As in the most Westernized countries, tipping in Israel is not obligatory, but it is expected. Despite of the fact that many parts of it remain traditional and religious, Israel has very modern vision and up-to-date etiquette. When you come to a restaurant, bar or café, you see that the majority of waiters and bartenders are students, who are not highly paid. The most of the tourists leave a tip generously. For the locals 10% is usually the minimum, with 12% an average tip.
Only where warranted of course, a generous tip is always appreciated. Taxi drivers do not expect to be tipped (or at least – they are not surprised by non-tippers. Locals do not tip in taxis). A regular tip for a waiter in Israel is 10-15% depending on how good the service was and how much you ordered. In a bar, you should usually leave a tip of a few shekels, of course depending on what you are ordering. Sometimes (and in some ‘tourist-trap’ restaurants) service is automatically added to the bill, so be sure to keep an eye open for this.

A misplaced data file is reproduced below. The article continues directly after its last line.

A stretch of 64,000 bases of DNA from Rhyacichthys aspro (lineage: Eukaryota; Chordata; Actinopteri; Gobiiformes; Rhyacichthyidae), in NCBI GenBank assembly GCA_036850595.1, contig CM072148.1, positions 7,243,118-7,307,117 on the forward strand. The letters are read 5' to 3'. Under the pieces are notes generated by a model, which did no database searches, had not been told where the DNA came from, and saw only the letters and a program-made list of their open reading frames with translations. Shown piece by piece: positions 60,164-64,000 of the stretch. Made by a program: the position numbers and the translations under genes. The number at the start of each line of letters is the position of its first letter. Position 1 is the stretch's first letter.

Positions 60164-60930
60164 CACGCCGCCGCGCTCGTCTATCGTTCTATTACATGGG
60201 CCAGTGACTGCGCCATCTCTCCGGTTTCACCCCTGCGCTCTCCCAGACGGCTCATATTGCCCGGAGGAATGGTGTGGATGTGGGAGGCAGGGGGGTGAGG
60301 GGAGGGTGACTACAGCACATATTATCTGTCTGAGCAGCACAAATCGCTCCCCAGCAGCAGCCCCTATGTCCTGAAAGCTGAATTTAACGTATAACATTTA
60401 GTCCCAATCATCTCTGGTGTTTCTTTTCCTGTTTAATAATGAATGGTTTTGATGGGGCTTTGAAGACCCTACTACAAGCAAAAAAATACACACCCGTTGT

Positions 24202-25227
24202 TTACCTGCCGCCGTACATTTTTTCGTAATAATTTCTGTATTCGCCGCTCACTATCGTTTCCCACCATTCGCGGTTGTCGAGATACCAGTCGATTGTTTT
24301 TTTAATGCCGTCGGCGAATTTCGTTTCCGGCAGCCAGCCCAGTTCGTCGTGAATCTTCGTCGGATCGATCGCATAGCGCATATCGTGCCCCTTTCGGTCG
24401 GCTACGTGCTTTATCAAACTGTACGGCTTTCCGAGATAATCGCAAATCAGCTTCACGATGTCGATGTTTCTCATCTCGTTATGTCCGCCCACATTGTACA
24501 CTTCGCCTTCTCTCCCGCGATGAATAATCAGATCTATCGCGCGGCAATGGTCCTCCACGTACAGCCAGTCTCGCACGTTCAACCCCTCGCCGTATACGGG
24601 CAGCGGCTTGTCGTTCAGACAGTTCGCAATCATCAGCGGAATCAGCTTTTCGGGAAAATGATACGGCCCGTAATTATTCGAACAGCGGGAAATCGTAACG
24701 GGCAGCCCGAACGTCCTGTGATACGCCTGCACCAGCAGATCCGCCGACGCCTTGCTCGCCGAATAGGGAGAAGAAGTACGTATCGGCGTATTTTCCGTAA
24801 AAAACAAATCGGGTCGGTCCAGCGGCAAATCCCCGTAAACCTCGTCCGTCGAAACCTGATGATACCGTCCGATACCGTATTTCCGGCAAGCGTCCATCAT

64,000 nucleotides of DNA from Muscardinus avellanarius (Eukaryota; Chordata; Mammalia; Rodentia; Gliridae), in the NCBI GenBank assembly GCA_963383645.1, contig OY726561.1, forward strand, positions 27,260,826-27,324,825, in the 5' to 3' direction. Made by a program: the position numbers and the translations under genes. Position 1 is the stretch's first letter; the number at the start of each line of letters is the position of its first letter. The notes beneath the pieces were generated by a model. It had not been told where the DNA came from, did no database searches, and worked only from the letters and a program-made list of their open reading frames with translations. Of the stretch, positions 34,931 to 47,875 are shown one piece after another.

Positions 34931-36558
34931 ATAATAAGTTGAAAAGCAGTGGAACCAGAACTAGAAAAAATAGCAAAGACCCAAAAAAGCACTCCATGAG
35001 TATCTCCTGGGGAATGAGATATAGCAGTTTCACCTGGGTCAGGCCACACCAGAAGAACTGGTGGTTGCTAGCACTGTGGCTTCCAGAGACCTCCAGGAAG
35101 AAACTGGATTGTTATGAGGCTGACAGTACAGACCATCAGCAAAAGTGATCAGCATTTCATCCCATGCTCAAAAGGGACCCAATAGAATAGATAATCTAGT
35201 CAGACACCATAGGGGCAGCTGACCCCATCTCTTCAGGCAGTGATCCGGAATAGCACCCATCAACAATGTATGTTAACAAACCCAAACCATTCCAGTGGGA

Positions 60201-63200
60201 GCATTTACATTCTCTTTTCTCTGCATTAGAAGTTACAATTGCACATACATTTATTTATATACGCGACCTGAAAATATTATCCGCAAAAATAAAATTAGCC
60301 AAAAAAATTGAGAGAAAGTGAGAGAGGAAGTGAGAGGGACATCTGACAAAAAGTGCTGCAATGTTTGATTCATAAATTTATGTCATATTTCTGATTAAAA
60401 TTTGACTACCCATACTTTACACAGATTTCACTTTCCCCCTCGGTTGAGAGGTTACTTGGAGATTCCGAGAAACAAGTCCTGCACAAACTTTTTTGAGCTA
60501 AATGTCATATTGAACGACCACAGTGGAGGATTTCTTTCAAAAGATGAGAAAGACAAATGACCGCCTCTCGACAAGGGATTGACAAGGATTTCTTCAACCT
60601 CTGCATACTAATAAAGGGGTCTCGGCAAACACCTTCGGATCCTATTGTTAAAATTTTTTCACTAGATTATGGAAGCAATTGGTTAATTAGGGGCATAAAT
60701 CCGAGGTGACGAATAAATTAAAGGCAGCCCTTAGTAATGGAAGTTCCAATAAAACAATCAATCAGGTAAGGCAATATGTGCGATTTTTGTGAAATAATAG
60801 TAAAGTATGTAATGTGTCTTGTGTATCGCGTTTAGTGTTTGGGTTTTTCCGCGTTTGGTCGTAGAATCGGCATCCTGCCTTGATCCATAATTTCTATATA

However, it is not common to tip hotel staff. Also, surprisingly for many foreigners, it is not standard to tip taxi drivers because in the most cases they will return change to you without even asking. In case if you take a city tour, it is not common to tip your tour guide. Note, that tipping other services in Israel, such as porters or delivery drivers is expected, but how much to tip is less up to you.
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